I think that all of these years, you know, we have been discussing the feasibility of having a treaty on the Internet. Should we, shouldn't we? We already have very strong international governance, we have five major instruments. We should be doing more to strengthen them.
I would like to throw a problem out there, which is that my colleague here was talking about trade. Someone else working on the Intellectual Property should feel that we should be out there fighting Intellectual Property, fighting the regime so that everyone can have access to knowledge.
I also want demilitarization, people are working on cybercrime, bioethics, fighting the nanochips that are in human power metric bodies, others are working on labor, migration, everybody will be talking about how the Internet is critically defining the domains. Let's take the other side: Unless we have standards call it a treaty, government, public policy, an instrument, unless we have one that talks about this horizontal layer that cuts across all of these other global agreements you're not going to be able to interpret trade in a way that's globally just.
Just to conclude, there is this entire thing called critical Internet resources, then there is data which is a horizontal layer, there is the cloud, then there are smart grids, there is Internet of Things, there is much more. What I would like to submit, even pose as a question in this debate, it is that we cannot have one without the other. We can't reinterpret trade in a socially globally just way without talking about a Human Rights treaty on the Internet.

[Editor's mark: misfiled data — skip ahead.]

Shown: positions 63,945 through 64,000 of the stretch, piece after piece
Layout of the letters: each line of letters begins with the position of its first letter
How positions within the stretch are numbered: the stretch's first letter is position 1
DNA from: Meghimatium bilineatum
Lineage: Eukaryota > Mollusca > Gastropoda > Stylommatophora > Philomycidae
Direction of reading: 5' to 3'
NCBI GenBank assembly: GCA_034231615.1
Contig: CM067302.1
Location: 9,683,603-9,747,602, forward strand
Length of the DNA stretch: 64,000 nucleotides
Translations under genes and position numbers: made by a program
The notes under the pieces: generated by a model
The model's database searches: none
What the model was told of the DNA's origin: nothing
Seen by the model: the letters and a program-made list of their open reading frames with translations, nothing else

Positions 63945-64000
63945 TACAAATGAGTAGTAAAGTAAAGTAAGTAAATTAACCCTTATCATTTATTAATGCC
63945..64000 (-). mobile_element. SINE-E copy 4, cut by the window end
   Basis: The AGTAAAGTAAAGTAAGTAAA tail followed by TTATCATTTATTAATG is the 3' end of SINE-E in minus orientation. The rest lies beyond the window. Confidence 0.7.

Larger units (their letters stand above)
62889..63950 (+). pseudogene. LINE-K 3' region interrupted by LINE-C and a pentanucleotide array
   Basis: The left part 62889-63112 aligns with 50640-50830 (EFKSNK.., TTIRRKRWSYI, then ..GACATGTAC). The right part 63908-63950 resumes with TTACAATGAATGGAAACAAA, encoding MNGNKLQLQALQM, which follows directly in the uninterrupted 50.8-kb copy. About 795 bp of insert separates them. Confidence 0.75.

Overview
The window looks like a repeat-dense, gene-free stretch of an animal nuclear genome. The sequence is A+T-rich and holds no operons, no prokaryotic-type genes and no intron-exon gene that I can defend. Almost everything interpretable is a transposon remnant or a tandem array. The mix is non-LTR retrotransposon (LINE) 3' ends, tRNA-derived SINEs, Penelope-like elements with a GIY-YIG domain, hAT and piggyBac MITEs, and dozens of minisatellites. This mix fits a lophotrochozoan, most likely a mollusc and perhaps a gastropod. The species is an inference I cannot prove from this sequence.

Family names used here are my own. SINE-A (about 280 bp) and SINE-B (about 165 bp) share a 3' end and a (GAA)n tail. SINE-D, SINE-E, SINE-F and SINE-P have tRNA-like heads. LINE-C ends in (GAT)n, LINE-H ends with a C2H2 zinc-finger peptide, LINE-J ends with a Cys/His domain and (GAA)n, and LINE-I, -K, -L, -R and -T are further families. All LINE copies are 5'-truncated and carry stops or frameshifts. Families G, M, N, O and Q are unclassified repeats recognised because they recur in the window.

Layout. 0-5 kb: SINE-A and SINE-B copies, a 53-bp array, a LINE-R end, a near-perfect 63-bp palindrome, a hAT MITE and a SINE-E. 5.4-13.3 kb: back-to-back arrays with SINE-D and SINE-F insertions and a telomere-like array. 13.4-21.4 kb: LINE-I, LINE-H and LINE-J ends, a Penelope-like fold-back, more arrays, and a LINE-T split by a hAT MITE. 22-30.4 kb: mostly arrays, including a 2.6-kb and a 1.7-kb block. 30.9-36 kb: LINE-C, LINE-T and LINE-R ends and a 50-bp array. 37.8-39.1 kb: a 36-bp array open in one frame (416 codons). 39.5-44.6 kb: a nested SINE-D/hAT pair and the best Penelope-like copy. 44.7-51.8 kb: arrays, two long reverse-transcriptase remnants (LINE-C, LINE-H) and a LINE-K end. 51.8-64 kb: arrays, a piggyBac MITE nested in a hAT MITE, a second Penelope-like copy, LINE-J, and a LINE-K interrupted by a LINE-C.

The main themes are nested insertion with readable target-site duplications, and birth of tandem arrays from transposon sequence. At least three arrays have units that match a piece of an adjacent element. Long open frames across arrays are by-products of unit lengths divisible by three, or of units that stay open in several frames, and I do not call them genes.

>> PAULINA GUTIERREZ: Thank you very much.
Frank, you wanted to say something too? No? Okay.
>> BURCU KILIC: I just want to follow‑up on that comment and actually it is very important issue and thank you for raising that. We have been having that problem in trade agreements. The TPP, it is the first trade agreement with the mandatory rule on cross‑border data transfers. When we talk about the rule, the cross‑border data transfers it, the privacy, those rules, the exception the negotiators, what they put in the text, in the TPP says that the countries may have legitimate public policy measures and then there are all of these tests and classifications that those measures have to pass. When we look at the definition of the interpretation of the legitimate public policy measures in trade work it is said it should be widely ‑‑ it should be widely practiced. When we come back to privacy and protection, we don't have one standard, we don't have a rule out there on privacy and the data protection, every country has a different approach to privacy and in Europe it is Human Rights, in the U.S.A., it is a consumer privacy issue. It becomes really hard to justify privacy and data protection measures in terms of the trade without global standards, Human Rights standards on the issues.
>> PAULINA GUTIERREZ: Thank you.
I would like to take one question from the floor and one from remote participation.
>> Good afternoon. I'm here from Guadalajara, Mexico, I'm an IT lawyer and University professor.
My question goes in regards to Freedom of Expression and the Internet has become, you know, one of the hubs through which we get information in the current state of the planet.
We have seen in the last year the spread of false information through the Internet and that may affect even civil and Political Rights. People might vote on the presumption that things they are seeing on the Internet are real when they're actually fake news. This is I think a central issue. It is not only regarding Human Rights to have access, but how do we validate the truth in that all ideas that are expressed are actually, you know, based on something, and not just propaganda.